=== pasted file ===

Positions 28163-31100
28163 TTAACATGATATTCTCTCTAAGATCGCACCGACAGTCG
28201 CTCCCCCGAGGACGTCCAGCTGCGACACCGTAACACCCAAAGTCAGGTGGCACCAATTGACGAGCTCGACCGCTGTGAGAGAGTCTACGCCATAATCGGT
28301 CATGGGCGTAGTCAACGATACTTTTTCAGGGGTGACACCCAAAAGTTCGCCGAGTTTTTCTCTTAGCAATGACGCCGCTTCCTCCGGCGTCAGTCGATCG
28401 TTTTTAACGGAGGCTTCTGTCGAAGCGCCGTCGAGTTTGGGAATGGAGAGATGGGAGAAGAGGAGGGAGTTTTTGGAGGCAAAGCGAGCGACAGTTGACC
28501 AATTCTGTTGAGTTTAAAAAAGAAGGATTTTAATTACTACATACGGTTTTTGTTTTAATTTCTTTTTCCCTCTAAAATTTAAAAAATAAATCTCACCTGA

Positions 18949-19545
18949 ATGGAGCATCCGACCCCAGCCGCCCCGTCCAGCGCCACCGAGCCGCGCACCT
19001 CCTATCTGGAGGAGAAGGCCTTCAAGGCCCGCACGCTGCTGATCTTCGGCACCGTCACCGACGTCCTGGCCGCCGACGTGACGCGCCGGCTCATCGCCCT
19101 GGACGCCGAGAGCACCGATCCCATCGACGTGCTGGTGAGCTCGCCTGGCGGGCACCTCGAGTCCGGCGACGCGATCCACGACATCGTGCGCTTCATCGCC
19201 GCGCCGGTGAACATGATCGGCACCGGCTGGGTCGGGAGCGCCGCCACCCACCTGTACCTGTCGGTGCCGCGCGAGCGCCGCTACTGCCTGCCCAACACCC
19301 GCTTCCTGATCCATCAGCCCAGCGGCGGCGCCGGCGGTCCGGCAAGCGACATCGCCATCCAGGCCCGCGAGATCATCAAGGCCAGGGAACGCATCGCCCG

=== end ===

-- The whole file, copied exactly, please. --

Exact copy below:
Positions 28163-31100
28163 TTAACATGATATTCTCTCTAAGATCGCACCGACAGTCG
28201 CTCCCCCGAGGACGTCCAGCTGCGACACCGTAACACCCAAAGTCAGGTGGCACCAATTGACGAGCTCGACCGCTGTGAGAGAGTCTACGCCATAATCGGT
28301 CATGGGCGTAGTCAACGATACTTTTTCAGGGGTGACACCCAAAAGTTCGCCGAGTTTTTCTCTTAGCAATGACGCCGCTTCCTCCGGCGTCAGTCGATCG
28401 TTTTTAACGGAGGCTTCTGTCGAAGCGCCGTCGAGTTTGGGAATGGAGAGATGGGAGAAGAGGAGGGAGTTTTTGGAGGCAAAGCGAGCGACAGTTGACC
28501 AATTCTGTTGAGTTTAAAAAAGAAGGATTTTAATTACTACATACGGTTTTTGTTTTAATTTCTTTTTCCCTCTAAAATTTAAAAAATAAATCTCACCTGA

Positions 18949-19545
18949 ATGGAGCATCCGACCCCAGCCGCCCCGTCCAGCGCCACCGAGCCGCGCACCT
19001 CCTATCTGGAGGAGAAGGCCTTCAAGGCCCGCACGCTGCTGATCTTCGGCACCGTCACCGACGTCCTGGCCGCCGACGTGACGCGCCGGCTCATCGCCCT
19101 GGACGCCGAGAGCACCGATCCCATCGACGTGCTGGTGAGCTCGCCTGGCGGGCACCTCGAGTCCGGCGACGCGATCCACGACATCGTGCGCTTCATCGCC
19201 GCGCCGGTGAACATGATCGGCACCGGCTGGGTCGGGAGCGCCGCCACCCACCTGTACCTGTCGGTGCCGCGCGAGCGCCGCTACTGCCTGCCCAACACCC
19301 GCTTCCTGATCCATCAGCCCAGCGGCGGCGCCGGCGGTCCGGCAAGCGACATCGCCATCCAGGCCCGCGAGATCATCAAGGCCAGGGAACGCATCGCCCG